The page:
abstract = "Since the establishment of the NZNEES@Auckland node in 2006, developments have transformed the Auckland node from an end user portal to a research contributing facility. The New Zealand Network for Earthquake Engineering Simulations (NZNEES) was formed with the intention to act as a vehicle to interface with other similar networks overseas and allow New Zealand researchers to participate equally in the new global forum. NZNEES aims to facilitate collaborations with likeminded experts worldwide and access of state-of-the-art experimental and computational resources. This paper reviews two of the Auckland node’s highlights, the capabilities of the Mobile Field Laboratory (MFL) and the distributed hybrid testing setup. The MFL take advantage of Auckland’s access to buildings earmarked for destruction to conduct nonlinear tests on in-situ structural and geotechnical systems. A high speed satellite connection provides real time teleparticipation and teleoperation access of the MFL for remote researchers worldwide. Moreover, the NZNEES@Auckland node is equipped with a distributed hybrid testing setup that is compatible with setups found in United States and United Kingdom. NZNEES is already actively participating in coordinated studies with NEES@UCDAVIS, UK-NEES and NCREE. Examples of recent projects are presented to illustrate the current capabilities.",
author = "Quincy Ma and Piotr Omenzetter and Jason Ingham and John Butterworth and Michael Pender",
year = "2008",
month = "10",
doi = "10.13140/2.1.3167.3926",
language = "English",
booktitle = "Proceedings of the 14th World Conference on Earthquake Engineering",

}

TY - CHAP

T1 - The development of Mobile Filed Laboratory and hybrid testing facility at NZNEES@Auckland

AU - Ma, Quincy

AU - Omenzetter, Piotr

AU - Ingham, Jason

AU - Butterworth, John

AU - Pender, Michael

PY - 2008/10

Y1 - 2008/10

N2 - Since the establishment of the NZNEES@Auckland node in 2006, developments have transformed the Auckland node from an end user portal to a research contributing facility. The New Zealand Network for Earthquake Engineering Simulations (NZNEES) was formed with the intention to act as a vehicle to interface with other similar networks overseas and allow New Zealand researchers to participate equally in the new global forum. NZNEES aims to facilitate collaborations with likeminded experts worldwide and access of state-of-the-art experimental and computational resources. This paper reviews two of the Auckland node’s highlights, the capabilities of the Mobile Field Laboratory (MFL) and the distributed hybrid testing setup. The MFL take advantage of Auckland’s access to buildings earmarked for destruction to conduct nonlinear tests on in-situ structural and geotechnical systems. A high speed satellite connection provides real time teleparticipation and teleoperation access of the MFL for remote researchers worldwide. Moreover, the NZNEES@Auckland node is equipped with a distributed hybrid testing setup that is compatible with setups found in United States and United Kingdom. NZNEES is already actively participating in coordinated studies with NEES@UCDAVIS, UK-NEES and NCREE. Examples of recent projects are presented to illustrate the current capabilities.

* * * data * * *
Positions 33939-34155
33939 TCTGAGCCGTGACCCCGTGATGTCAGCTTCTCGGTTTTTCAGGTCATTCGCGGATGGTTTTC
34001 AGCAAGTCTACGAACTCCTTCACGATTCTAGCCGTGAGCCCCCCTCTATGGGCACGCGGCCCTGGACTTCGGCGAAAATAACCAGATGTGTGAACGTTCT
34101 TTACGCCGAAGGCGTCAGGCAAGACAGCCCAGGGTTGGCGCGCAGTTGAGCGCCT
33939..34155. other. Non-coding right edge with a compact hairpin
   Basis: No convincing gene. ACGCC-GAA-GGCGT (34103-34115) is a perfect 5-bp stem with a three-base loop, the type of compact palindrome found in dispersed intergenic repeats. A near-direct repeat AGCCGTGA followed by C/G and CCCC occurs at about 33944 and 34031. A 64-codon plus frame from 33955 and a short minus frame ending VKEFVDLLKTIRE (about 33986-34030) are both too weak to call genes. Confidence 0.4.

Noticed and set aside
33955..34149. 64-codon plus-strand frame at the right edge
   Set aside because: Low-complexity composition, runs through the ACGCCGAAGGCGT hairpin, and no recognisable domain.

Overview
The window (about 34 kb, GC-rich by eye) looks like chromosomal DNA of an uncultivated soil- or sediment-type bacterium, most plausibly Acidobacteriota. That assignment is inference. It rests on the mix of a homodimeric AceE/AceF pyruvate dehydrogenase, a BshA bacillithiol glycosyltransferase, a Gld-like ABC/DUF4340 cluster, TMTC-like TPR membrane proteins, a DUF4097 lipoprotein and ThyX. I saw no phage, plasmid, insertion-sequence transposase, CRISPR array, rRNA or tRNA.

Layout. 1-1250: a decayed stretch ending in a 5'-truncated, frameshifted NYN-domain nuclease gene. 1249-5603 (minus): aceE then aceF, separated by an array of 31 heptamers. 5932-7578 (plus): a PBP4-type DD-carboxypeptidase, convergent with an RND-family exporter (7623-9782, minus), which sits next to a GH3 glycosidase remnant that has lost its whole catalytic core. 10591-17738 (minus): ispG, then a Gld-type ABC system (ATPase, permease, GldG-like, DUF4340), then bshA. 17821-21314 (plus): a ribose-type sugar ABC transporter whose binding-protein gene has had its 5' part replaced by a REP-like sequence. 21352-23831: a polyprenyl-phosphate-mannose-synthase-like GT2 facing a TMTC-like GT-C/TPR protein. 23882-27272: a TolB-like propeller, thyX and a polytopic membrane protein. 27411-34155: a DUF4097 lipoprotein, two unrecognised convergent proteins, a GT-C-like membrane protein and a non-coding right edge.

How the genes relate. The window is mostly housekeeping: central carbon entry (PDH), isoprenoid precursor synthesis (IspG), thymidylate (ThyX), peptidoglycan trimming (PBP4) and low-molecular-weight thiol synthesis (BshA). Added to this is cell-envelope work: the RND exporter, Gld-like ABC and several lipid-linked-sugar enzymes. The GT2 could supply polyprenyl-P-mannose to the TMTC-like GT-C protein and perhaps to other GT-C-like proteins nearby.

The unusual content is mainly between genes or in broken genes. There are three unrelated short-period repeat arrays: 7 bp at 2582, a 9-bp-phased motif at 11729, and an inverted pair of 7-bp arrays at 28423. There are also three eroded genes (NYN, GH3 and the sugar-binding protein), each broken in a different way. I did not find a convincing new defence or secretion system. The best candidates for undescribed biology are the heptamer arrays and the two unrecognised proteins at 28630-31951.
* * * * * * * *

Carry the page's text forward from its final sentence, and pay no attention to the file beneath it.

AB - Since the establishment of the NZNEES@Auckland node in 2006, developments have transformed the Auckland node from an end user portal to a research contributing facility. The New Zealand Network for Earthquake Engineering Simulations (NZNEES) was formed with the intention to act as a vehicle to interface with other similar networks overseas and allow New Zealand researchers to participate equally in the new global forum. NZNEES aims to facilitate collaborations with likeminded experts worldwide and access of state-of-the-art experimental and computational resources. This paper reviews two of the Auckland node’s highlights, the capabilities of the Mobile Field Laboratory (MFL) and the distributed hybrid testing setup. The MFL take advantage of Auckland’s access to buildings earmarked for destruction to conduct nonlinear tests on in-situ structural and geotechnical systems. A high speed satellite connection provides real time teleparticipation and teleoperation access of the MFL for remote researchers worldwide. Moreover, the NZNEES@Auckland node is equipped with a distributed hybrid testing setup that is compatible with setups found in United States and United Kingdom. NZNEES is already actively participating in coordinated studies with NEES@UCDAVIS, UK-NEES and NCREE. Examples of recent projects are presented to illustrate the current capabilities.

U2 - 10.13140/2.1.3167.3926

DO - 10.13140/2.1.3167.3926

M3 - Chapter (peer-reviewed)

BT - Proceedings of the 14th World Conference on Earthquake Engineering

ER -